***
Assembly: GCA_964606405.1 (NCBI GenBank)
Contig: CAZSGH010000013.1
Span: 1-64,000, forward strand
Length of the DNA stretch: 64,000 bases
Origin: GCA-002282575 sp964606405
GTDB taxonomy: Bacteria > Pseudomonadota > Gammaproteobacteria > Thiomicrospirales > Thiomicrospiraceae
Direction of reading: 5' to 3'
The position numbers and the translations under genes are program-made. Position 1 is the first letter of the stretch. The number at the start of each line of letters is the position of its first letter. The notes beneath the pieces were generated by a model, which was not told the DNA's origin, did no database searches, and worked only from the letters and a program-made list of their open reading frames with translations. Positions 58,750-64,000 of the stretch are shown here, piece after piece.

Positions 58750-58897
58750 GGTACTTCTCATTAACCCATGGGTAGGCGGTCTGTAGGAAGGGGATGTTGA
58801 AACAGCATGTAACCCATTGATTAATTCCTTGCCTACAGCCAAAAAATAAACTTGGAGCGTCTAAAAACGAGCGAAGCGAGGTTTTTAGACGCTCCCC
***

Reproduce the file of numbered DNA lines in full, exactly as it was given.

Assembly: GCA_964606405.1 (NCBI GenBank)
Contig: CAZSGH010000013.1
Span: 1-64,000, forward strand
Length of the DNA stretch: 64,000 bases
Origin: GCA-002282575 sp964606405
GTDB taxonomy: Bacteria > Pseudomonadota > Gammaproteobacteria > Thiomicrospirales > Thiomicrospiraceae
Direction of reading: 5' to 3'
The position numbers and the translations under genes are program-made. Position 1 is the first letter of the stretch. The number at the start of each line of letters is the position of its first letter. The notes beneath the pieces were generated by a model, which was not told the DNA's origin, did no database searches, and worked only from the letters and a program-made list of their open reading frames with translations. Positions 58,750-64,000 of the stretch are shown here, piece after piece.

Positions 58750-58897
58750 GGTACTTCTCATTAACCCATGGGTAGGCGGTCTGTAGGAAGGGGATGTTGA
58801 AACAGCATGTAACCCATTGATTAATTCCTTGCCTACAGCCAAAAAATAAACTTGGAGCGTCTAAAAACGAGCGAAGCGAGGTTTTTAGACGCTCCCC